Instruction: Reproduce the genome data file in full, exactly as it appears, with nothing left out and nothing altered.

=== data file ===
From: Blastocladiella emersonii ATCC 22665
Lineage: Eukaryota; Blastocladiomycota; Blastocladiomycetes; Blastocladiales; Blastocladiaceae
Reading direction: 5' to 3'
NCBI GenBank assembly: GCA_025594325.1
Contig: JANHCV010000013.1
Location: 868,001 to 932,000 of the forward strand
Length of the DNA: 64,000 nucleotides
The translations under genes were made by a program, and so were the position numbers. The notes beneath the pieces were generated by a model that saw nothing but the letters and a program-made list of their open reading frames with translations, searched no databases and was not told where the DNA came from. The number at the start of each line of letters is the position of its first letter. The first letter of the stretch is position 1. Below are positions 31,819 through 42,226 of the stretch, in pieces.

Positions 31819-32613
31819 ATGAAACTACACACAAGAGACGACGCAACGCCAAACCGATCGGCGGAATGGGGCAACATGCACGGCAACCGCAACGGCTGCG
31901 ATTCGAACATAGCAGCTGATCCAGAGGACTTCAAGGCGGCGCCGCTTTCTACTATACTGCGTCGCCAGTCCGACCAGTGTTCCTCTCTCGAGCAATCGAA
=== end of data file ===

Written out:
From: Blastocladiella emersonii ATCC 22665
Lineage: Eukaryota; Blastocladiomycota; Blastocladiomycetes; Blastocladiales; Blastocladiaceae
Reading direction: 5' to 3'
NCBI GenBank assembly: GCA_025594325.1
Contig: JANHCV010000013.1
Location: 868,001 to 932,000 of the forward strand
Length of the DNA: 64,000 nucleotides
The translations under genes were made by a program, and so were the position numbers. The notes beneath the pieces were generated by a model that saw nothing but the letters and a program-made list of their open reading frames with translations, searched no databases and was not told where the DNA came from. The number at the start of each line of letters is the position of its first letter. The first letter of the stretch is position 1. Below are positions 31,819 through 42,226 of the stretch, in pieces.

Positions 31819-32613
31819 ATGAAACTACACACAAGAGACGACGCAACGCCAAACCGATCGGCGGAATGGGGCAACATGCACGGCAACCGCAACGGCTGCG
31901 ATTCGAACATAGCAGCTGATCCAGAGGACTTCAAGGCGGCGCCGCTTTCTACTATACTGCGTCGCCAGTCCGACCAGTGTTCCTCTCTCGAGCAATCGAA